Fuel economy is hardly the most popular subject among teenagers, but it's a passion for 17-year-old Jonny Cohen, who's found a way to save schools money and reduce greenhouse gas emissions by increasing school bus fuel efficiency.

The idea popped into his head on a walk home from school when he was 12. The then-seventh-grader was taking summer classes on aerodynamics at Northwestern University, and it dawned on him there must be a way to streamline the bulky, boxy shape of school buses.

"I like to see things that are efficient. Things that are inefficient use more energy and are polluting," said Jonny, who lives in Highland Park, Ill. "I also understood that reducing carbon emissions from a school bus could reduce global warming."

With the help of friends and his sister Azza Cohen, a more formal effort took shape in 2008. They called it the Greenshields Project.

Azza, 19, said Jonny has always been an inventor. He blew things up, made his own intercom system and crafted a device to put cheese on a hamburger. But when Jonny ran into her room saying he could revolutionize school buses, Azza didn't think much of it at first.

"He'd had a lot of crazy ideas before, and I'd never really believed them," she said. "You're less inclined to believe a 12-year-old when they say they have a solution to a really pressing problem."

School bus emissions are a pressing issue. According to U.S. EPA, diesel exhaust from school buses contains pollutants that contribute to ozone formation, acid rain and global climate change. In addition, the fine particulate matter from diesel engines can cause lung damage, especially in children, and contributes to haze.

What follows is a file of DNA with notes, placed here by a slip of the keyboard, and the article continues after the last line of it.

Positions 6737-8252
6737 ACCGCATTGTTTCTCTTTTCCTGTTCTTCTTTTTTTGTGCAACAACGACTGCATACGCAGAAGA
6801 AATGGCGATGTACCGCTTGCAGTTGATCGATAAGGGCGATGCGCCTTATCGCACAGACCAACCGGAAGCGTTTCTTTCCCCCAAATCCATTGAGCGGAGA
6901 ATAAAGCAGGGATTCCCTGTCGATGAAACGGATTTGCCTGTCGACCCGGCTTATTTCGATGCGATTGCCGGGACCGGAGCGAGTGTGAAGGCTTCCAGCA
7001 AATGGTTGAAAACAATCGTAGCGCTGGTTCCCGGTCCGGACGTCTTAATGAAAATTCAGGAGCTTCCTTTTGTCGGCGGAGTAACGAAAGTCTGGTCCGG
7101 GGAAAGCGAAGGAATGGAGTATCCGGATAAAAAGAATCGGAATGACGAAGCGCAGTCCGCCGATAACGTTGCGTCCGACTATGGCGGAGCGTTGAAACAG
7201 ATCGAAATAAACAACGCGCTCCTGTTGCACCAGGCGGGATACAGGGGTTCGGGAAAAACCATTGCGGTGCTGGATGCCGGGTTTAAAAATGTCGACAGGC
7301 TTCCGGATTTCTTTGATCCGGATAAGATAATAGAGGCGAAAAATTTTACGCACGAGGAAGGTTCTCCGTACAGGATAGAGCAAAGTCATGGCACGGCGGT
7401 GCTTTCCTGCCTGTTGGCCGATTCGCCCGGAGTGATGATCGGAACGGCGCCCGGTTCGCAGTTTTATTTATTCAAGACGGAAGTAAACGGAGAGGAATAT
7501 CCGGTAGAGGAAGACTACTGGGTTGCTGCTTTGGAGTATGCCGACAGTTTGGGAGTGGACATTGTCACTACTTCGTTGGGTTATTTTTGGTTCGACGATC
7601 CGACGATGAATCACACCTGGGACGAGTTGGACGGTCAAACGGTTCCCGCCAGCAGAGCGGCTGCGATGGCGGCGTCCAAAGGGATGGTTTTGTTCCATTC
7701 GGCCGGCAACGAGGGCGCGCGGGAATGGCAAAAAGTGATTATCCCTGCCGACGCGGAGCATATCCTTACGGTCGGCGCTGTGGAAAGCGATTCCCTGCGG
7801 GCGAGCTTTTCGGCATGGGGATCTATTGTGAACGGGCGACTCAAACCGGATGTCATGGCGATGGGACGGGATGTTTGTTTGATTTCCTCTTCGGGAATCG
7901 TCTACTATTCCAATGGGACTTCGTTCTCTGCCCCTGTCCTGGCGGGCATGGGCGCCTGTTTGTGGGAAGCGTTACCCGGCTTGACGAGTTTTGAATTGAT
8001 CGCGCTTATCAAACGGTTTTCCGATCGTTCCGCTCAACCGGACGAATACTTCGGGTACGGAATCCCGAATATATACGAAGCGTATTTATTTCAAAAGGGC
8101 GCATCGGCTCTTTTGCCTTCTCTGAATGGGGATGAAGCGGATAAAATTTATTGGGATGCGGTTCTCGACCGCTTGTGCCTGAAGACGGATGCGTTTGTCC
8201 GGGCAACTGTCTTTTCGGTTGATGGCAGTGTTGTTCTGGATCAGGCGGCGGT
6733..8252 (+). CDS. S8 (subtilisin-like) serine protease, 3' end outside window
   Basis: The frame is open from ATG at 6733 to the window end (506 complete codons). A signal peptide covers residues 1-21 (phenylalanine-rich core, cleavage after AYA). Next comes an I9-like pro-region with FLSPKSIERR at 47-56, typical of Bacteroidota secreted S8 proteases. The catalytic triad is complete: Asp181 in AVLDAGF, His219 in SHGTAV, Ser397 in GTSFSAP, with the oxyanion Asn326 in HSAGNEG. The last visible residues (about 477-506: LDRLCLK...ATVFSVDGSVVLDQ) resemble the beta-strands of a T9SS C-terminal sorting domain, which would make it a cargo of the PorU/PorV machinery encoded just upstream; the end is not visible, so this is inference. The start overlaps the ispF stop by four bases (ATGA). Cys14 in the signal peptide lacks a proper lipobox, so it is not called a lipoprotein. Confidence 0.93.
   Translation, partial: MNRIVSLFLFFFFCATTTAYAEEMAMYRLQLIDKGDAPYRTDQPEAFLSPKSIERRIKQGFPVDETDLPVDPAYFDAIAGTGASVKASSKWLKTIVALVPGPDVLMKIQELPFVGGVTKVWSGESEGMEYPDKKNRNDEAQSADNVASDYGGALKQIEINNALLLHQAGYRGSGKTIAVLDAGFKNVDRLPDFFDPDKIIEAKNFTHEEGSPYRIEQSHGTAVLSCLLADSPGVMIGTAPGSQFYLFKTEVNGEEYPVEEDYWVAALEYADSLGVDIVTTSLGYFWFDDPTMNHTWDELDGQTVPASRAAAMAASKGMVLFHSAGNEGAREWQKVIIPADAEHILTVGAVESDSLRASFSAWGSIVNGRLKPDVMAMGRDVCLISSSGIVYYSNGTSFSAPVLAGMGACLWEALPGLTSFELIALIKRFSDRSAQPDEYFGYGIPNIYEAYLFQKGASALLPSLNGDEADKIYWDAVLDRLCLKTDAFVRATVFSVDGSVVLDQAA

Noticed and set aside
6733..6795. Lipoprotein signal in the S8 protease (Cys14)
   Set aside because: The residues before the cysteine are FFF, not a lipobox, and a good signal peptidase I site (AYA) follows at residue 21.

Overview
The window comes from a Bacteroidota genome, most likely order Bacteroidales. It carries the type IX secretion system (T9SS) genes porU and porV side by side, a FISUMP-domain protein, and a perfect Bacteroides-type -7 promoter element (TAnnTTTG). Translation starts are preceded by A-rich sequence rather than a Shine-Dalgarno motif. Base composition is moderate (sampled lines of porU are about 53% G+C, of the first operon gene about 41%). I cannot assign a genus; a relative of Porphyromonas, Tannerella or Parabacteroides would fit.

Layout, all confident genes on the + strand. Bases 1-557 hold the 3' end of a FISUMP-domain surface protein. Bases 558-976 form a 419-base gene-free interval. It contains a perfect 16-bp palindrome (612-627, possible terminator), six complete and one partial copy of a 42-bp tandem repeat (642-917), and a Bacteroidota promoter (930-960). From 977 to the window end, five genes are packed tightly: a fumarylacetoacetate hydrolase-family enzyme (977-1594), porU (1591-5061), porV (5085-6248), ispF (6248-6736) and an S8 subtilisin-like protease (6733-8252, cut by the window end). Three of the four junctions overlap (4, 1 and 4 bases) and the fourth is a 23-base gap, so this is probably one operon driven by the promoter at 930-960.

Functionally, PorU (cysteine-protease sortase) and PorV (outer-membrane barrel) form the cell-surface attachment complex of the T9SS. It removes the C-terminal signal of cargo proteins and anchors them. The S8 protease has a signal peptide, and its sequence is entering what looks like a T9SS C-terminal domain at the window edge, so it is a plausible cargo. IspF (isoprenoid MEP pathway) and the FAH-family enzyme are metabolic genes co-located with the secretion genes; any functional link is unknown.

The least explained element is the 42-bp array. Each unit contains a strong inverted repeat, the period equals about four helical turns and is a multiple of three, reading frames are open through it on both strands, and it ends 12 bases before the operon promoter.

EPA created a national idling reduction campaign to cut down on air pollution from buses. But, to date, no product or program exists that would reduce emissions quite like the GreenShield.

Putting a fuel hog on a diet
Jonny's original idea was to attach a streamlined, transparent Plexiglas cover over a school bus windshield to reduce drag and allow the vehicle to use less fuel.

The fourth-generation GreenShield, produced with help from Northwestern University's Segal Design Institute, looks radically different. Instead of a shield, it's more like a ski-jump-shaped hat installed on the roof of a bus, which reduces material and installation costs. Research shows the efficiency benefits are about the same.

Virtual, on-road and wind tunnel tests on school buses donated by the bus company Cook-Illinois Corp. found the GreenShield improves fuel economy 10 to 20 percent.

John Benish Jr., president of family-owned Cook-Illinois, said joining with GreenShields was a "perfect fit" for the company, which already runs most of its school buses on biodiesel.

"We're always looking for that next thing to make school buses a little greener, a little better and more efficient," he said.

Buses are the safest way to get children to school, but they're also fuel hogs that get only 4 to 6 miles per gallon. Studies show that one bus takes an average of 36 cars off the road, but GreenShields calculated that school buses in the United States still spew 9 million metric tons of carbon dioxide into the atmosphere each year.